GDPR, Territorial Scope and the Language of Consent.


This caught my eye this morning – CNIL launched today a public consultation on data breaches, profiling and consent under the GDPR. It’s open until 23 March.

Looks interesting so I clicked on the link. I was taken to this page:

You may be thinking so what? But it was something else that really caught my eye. Did you notice the message at the top of the page? The one that mentions ‘cookies’?

I spotted the word ‘cookies’ but have no idea what the message is asking me to do. Other than the fact that there’s an option to click on a radio button at the end of the message.

So how does this relate to GDPR? It goes a lot deeper than you think. Article 3 Clause 2 of the GDPR states the following:

Territorial scope:

  1. This Regulation applies to the processing of personal data in the context of the activities of an establishment of a controller or a processor in the Union, regardless of whether the processing takes place in the Union or not
  2. This Regulation applies to the processing of personal data of data subjects who are in the Union by a controller or processor not established in the Union, where the processing activities are related to:
    (a) the offering of goods or services, irrespective of whether a payment of the data subject is required, to such data subjects in the Union; or
    (b) The monitoring of their behaviour as far as their behaviour takes place within the Union.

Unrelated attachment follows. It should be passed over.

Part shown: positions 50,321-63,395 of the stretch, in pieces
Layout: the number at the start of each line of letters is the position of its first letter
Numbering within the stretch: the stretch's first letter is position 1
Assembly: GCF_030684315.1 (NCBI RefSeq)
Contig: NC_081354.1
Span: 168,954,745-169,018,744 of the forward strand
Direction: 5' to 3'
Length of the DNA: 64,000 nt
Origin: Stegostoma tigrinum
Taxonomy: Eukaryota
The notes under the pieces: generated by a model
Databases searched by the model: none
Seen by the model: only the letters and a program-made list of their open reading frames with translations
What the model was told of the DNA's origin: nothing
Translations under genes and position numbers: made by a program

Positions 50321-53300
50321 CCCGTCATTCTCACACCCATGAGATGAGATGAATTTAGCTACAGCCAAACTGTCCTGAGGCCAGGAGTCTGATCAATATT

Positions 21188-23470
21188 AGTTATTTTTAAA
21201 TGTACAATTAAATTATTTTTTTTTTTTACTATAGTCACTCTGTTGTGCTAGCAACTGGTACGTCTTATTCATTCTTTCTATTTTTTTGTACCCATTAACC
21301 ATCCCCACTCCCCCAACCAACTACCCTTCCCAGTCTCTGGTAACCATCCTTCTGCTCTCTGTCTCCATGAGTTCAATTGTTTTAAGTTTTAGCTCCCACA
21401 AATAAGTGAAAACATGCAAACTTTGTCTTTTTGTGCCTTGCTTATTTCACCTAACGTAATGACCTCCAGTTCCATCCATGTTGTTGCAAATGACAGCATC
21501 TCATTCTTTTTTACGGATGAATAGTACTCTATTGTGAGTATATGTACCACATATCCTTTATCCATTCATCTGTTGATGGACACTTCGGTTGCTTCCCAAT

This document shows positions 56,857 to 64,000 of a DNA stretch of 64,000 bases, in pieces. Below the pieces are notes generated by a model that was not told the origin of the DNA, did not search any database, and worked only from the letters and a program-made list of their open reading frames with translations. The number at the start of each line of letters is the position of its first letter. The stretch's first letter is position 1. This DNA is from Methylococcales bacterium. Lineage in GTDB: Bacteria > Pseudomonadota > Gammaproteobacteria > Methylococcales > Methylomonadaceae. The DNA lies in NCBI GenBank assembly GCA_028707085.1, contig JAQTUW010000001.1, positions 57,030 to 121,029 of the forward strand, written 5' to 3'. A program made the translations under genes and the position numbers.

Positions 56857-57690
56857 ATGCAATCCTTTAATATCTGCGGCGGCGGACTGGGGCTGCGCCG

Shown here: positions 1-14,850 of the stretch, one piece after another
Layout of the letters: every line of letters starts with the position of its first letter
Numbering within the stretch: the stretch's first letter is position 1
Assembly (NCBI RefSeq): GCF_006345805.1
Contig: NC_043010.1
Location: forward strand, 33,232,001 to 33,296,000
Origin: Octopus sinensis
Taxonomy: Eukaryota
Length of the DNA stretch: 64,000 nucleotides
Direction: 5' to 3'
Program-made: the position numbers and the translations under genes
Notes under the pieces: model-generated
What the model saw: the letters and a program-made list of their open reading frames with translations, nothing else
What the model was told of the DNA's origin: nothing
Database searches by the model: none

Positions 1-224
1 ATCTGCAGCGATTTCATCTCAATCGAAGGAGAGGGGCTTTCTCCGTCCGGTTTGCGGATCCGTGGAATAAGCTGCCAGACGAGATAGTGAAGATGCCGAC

3. This Regulation applies to the processing of personal data by a controller not established in the Union, but in a place where Member State law applies by virtue of public international law.

Let’s dig in a little. I checked the settings in my browser and it’s transmitting the following: HTTP_ACCEPT_LANGUAGE=”en-us” — translated this means that my browser sent a message to the website that I would like to receive the page in English. This should be the first clue that I’m located out of the member country. Secondly, the website should have looked at my location (a topic for another day). As far as I know, it did neither.

What it did do immediately is add two cookies to my browser — even before I’ve accepted them! So, I personalized the page by indicating my desire for NO cookies. I then refreshed the page after deleting the cookies. I then checked local storage and guess what? The cookies were reappeared.

So far, if this was about GDPR compliance they would have failed. They have failed to recognize my location, my preferred language, and they did not respect my consent.

GDPR is far stricter than cookie consent. Obtaining meaningful consent is a MUST, not a SHOULD or a MAY. What seems to be missing from the equation at the moment is what LANGUAGE should the consent be in. The clue to that comes from the browser – HTTP_ACCEPT_LANGUAGE=”en-us” — after that, it is the job of the data processor to show me a consent page that is in English if they want to continue offering a service.

Conclusion – GDPR, by virtue of it’s territorial scope, will need to consider language as part of meaningful consent.

Posted in: GDPR, Privacy by Design

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